Qualitative data and quantitative data

There are two types of data in statistics: qualitative and quantitative.

On this section we will show how simple it is to define qualitative and quantitative data just by looking at the etymology of their names. It is probable that even if you have not heard about these concepts before, you may be able to infer on their significance given that the words "qualitative" and "quantitative" can be easily connected by our brains to the words they originate from: quality and quantity.

• Qualitative data

As the name says it, qualitative data is that which refers to qualities of a study's subject, in other words, qualitative data is concerned about gathering information coming from the physical characteristics, the states or the denominations of the objects or items being studied. Thus, a qualitative variable can be grouped into categories or ordered in a meaningful way, but it cannot be used into mathematical operations, it cannot be counted or measured in a numerical scale.

Given its characteristics, a qualitative variable is also called a categorical variable, and so, qualitative data is also called categorical data, since all you can do with such data type is to classify it or order it into categories of some sort.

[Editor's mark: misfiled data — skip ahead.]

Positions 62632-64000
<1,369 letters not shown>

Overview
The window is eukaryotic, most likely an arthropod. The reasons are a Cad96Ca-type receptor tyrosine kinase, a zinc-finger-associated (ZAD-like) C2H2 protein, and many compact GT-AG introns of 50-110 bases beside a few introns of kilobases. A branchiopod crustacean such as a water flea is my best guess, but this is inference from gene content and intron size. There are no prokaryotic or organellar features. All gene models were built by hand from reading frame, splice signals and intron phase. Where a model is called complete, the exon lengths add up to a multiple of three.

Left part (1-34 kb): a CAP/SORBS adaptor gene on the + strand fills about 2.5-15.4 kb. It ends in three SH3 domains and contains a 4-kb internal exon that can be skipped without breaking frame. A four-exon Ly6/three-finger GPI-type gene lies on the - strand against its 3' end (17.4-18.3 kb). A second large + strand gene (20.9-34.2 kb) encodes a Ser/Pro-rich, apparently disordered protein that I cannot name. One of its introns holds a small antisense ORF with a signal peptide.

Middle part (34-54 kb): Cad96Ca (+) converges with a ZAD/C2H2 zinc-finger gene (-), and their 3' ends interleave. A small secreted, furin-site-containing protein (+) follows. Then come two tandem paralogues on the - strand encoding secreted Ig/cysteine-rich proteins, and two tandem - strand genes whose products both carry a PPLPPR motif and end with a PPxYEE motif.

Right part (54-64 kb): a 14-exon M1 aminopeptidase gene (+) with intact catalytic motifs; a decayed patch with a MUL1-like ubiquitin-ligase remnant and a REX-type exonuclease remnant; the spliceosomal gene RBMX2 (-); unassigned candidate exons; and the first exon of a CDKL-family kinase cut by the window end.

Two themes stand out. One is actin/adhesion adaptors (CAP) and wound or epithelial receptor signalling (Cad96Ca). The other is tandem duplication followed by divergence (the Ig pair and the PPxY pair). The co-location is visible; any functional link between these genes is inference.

From a sample of items, a qualitative study will gather information on variables such as the shape of the objects being studied, their color, the material they are made of, how are they called, etc.

The next list provides a few qualitative data examples:

  • The vehicle models available in a car rental agency.
  • The color of the houses in a neighborhood.
  • The numbers on the shirts of hockey players.
  • The breeds of puppies rescued in a shelter.

In short, qualitative data focus in descriptions and labels.

• Quantitative data

The quantitative data definition is just as simple as the one we saw for qualitative data; the name of this data type let us know it refers to quantities. And so, formally speaking, quantitative data refers to variables of quantities which can be either measured or operated on. A quantitative variable can be counted, measured and/or operated with; it provides specific information on a numerical scale.

From a sample of items, quantitative variables can refer to the weight of the objects in the study, their temperature, their volume, or just about any type of measurement or numerical value from them.